Importantly, we don’t know why Trump would have issued such an instruction to reach out to these two men in particular. But this is the kind of question that begins to shape other inquiries and is useful as a “wait a second…” thought exercise.

It’s why I keep coming back to it. For what possible reason would Trump want to reach out to both Stone and Flynn on January 5?

By this date, Trump knew that the Eastman plan, which required the cooperation of then Vice President Mike Pence, was a bust. All efforts to cajole Pence into going along with it had been rebuffed by Pence and his advisors.

Pence already had told Trump on January 4, in no uncertain terms, that he simply did not have the power to reverse the outcome of the election. Trump was left issuing vague warnings to Pence over Twitter and before crowds of followers in Georgia about him needing to have courage and do the right thing, but it was already clear to Trump that Pence would not comply.

We also now know that Stone and Flynn were not central to the illegal plan to abuse the electoral count process, what I have called the “soft coup” attempt. That was being coordinated by Eastman and Giuliani out of the “war room” at the Willard Hotel.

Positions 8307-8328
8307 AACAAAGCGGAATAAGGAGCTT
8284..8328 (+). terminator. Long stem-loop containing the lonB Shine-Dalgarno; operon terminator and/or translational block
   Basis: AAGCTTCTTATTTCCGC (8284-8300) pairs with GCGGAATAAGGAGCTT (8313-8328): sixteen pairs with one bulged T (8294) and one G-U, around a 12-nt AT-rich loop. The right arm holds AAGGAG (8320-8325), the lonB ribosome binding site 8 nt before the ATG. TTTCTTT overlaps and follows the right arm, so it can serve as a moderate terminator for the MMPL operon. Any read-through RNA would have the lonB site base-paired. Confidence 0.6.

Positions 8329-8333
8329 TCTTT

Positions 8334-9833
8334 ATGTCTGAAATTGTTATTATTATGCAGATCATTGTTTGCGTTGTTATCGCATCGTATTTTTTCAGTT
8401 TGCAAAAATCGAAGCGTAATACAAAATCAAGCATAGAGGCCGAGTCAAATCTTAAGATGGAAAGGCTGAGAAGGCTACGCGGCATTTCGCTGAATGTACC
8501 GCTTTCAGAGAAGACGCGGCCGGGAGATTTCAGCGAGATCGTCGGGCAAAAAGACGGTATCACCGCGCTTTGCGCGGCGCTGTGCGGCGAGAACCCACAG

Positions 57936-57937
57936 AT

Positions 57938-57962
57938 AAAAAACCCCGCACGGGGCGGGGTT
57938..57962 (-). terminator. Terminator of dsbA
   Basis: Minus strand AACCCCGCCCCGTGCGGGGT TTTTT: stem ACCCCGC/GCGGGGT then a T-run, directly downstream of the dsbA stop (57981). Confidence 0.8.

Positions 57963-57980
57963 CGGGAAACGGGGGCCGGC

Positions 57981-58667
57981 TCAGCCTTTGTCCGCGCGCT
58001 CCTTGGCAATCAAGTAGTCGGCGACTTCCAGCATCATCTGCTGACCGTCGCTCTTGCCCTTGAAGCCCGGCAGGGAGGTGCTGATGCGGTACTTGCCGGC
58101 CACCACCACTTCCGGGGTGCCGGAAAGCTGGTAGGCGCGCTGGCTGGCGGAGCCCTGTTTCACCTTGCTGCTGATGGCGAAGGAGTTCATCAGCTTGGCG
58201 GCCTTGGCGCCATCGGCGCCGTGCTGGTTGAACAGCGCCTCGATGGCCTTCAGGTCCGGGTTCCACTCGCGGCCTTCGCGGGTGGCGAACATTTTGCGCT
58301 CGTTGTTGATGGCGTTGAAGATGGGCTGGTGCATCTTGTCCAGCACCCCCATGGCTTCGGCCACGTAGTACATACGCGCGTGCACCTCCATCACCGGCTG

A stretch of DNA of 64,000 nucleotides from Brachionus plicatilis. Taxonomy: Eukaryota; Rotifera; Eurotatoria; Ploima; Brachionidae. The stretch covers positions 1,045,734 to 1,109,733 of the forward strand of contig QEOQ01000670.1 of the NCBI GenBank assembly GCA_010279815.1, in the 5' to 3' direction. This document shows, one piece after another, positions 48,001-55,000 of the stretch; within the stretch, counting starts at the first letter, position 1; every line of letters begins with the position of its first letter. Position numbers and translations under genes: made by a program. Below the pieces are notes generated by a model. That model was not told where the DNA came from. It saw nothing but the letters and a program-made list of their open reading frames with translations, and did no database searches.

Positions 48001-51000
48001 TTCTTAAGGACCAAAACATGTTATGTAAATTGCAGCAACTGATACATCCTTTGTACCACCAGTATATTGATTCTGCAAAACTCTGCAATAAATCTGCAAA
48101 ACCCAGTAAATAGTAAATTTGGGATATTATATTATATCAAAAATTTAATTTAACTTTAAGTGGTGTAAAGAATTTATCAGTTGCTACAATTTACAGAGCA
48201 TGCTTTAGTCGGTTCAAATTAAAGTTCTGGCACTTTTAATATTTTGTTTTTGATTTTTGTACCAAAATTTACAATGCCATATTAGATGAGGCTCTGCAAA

Rather, Stone and Flynn were closely aligned with the “hard coup” proponents and violent elements of the “Stop the Steal” campaign. Flynn and Stone were considered so extreme that they weren’t allowed to even speak at the January 6 rally at the Ellipse, and so instead they appeared at a separate rally of radical elements on January 5.

Stone whipped up the crowd there, telling them the President's enemies sought "nothing less than the heist of the 2020 election." In his speech, Flynn promoted a rally called the "Jericho March" that was to take place at the Capitol on January 6.

What these two men did share in common was their close contact with the most extreme elements gathered in D.C., including with leaders who coordinated and led the attack on the Capitol. Trump wanted to hear from the “hard coup” folks.